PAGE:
Viceroy House



For the British the “special relationship” has always been India. Starting in 1600, under Elisabeth I, the East India Trading Company was granted a charter. Thus assumed an incredibly complex interplay between a very old civilisation and a newer mercantilist one. Britannia ruled the waves, gained economic ascendancy over its Continental competitors and established the most powerful Empire ever seen. If you metaphorically scratch an Englishman, or a Scot for that matter, you will find at almost every level of society someone related to someone who served in India — in trading, in education, in the Army or the Civil Service. (Read “The Jewel in The Crown” by Paul Scott, or see the 1984 TV Series.) India was an aggregation of religions and individual states, some wealthy beyond the imagination and some straight out of Indiana Jones, corrupt, bizarre in practice and poor. The East India Company became so powerful that eventually the British Government stepped in to assume complete control of the country, attempting to unify and rationalise its many different states, races, cultures and primary religions — Hindu, Muslim and Jain. There were also scatterings of Jews, Buddhists and Christians.

After the Mutiny of 1857, there was a continuing effort by liberation groups to throw off Imperial Control, and “Viceroy House” is a cinematic effort to describe the final days of the British Raj. It stars Hugh Bonneville, somewhat portly for the characterization of the lean and hungry looking Mountbatten, last Viceroy of India, and Gillian Anderson playing his wife, the elegant Edwina. Edwina, the daughter of a very powerful and wealthy financier, was a considerable heiress, and had the life and habits of an upper class English woman. She became closely involved with Nehru, a follower of Ghandi’s liberation politics, and sympathetic to India’s independence from Britain. The movie examines personalities with considerable sympathy and some accuracy. Gillian Anderson has a magnificent cut glass English accent and you would never mistake her for Scully of the “X-Files.”

Add into the political mix the Muslim leader (Jinnah, concerned with the position of Muslims in an independent Hindu state and thus pushing for a new Muslim State to be named Pakistan) and the post war financial position of the British (very poor and worn out from WWII), and you have a story that has been told again and again. We are on familiar ground as we go over the creation of two separate states, the speed at which the separation was accomplished and the resulting disaster of moving millions of people from one place to another in the name of Independence. Towns were split down the middle. Families and communities that had always lived side by side were sundered. It is fair to say that it was a human tragedy on many levels and has been playing out ever since. The personal dimension is dramatised in a sub-plot romance between a Hindu man and the young Muslim woman he loves.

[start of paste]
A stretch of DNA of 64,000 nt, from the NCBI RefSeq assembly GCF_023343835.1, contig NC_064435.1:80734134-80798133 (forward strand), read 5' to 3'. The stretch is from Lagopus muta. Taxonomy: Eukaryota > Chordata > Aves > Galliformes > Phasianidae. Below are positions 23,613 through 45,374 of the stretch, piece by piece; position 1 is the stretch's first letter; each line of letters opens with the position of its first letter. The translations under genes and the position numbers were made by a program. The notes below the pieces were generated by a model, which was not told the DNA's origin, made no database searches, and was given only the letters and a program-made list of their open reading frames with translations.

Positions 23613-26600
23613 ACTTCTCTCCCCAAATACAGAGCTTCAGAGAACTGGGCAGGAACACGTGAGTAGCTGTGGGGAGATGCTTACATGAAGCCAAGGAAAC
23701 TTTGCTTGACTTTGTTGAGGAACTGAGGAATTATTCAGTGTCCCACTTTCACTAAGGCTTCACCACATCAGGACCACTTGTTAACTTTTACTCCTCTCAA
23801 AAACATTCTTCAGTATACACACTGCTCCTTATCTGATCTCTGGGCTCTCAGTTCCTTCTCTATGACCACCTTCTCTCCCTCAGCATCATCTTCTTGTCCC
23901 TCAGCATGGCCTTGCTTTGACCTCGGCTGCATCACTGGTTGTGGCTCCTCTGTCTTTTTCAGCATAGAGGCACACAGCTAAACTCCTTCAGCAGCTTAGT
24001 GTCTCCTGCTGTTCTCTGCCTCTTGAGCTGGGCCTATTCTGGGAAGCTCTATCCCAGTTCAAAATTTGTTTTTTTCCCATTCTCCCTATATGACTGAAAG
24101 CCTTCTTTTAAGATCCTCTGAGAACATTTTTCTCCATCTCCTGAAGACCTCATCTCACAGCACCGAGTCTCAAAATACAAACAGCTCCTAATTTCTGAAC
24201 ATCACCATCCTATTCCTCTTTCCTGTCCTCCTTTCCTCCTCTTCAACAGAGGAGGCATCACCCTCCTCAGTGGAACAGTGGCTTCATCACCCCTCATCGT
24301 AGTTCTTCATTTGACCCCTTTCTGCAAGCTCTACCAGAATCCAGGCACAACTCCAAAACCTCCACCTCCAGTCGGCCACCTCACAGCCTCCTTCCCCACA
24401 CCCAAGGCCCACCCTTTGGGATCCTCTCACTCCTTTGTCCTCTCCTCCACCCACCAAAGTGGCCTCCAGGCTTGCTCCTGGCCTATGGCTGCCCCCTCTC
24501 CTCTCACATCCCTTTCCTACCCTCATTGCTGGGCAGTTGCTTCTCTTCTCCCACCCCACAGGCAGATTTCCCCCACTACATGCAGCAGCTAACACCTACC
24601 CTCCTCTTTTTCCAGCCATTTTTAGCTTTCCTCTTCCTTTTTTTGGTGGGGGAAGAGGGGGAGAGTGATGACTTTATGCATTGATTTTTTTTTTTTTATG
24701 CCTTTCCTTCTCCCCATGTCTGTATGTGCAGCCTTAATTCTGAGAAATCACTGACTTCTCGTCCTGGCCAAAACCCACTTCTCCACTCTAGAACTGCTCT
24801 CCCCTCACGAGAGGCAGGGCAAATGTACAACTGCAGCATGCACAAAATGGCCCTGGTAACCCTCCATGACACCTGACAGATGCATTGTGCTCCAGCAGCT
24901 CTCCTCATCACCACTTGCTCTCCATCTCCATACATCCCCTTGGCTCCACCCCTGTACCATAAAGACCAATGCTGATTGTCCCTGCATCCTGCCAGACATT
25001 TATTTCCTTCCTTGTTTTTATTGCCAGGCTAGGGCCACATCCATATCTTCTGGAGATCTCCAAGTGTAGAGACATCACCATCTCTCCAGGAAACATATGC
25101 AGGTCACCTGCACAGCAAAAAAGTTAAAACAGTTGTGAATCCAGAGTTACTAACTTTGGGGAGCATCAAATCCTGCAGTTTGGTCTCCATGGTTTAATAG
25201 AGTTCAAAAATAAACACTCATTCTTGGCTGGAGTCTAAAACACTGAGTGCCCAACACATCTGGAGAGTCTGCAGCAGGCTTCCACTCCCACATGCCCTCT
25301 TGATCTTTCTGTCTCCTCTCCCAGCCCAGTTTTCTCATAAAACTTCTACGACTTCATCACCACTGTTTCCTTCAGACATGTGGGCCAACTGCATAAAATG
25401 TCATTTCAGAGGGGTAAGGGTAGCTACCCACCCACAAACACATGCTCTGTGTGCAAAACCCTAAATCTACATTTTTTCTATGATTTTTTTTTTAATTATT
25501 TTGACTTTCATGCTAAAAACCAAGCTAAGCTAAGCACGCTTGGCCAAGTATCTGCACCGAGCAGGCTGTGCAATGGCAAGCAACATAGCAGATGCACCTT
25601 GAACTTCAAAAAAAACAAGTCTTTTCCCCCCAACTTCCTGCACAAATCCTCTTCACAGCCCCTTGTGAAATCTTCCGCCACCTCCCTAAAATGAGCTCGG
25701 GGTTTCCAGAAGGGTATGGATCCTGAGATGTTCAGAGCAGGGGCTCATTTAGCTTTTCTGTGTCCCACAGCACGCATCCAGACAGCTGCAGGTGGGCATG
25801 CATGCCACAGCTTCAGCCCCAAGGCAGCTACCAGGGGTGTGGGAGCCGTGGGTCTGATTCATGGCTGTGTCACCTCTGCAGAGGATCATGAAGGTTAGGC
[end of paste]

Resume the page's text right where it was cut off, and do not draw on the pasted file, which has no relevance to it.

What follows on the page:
Though interesting and well-examined with beautiful uniforms and wonderful evocative rich sets, I only wish they had stuck to the main issue which was the extreme desire of the Indians to find their Independence, the insistence of the Americans that they would not support the continuation of the Empire, for reasons of their own (both idealistic and a perhaps a bit triumphal), and the tensions between the Hindus and Muslims which underlay the separation. The subplot would have made a good movie on its own.

It is fair to say that Ghandi himself never wanted to see a two-state solution. Since its creation as a religious state in 1948, Pakistan and India have continued to war with each other. They are nuclear armed. Bangladesh, which was Eastern Pakistan, is poor and under water most of the time, and Kashmir remains a contested territory. Thus is the aftermath of Imperialism it would seem. Both countries remain as members of the Commonwealth and everyone continues to learn something from each other.

Worth seeing and have a curry afterwards.

Kaaren Hale





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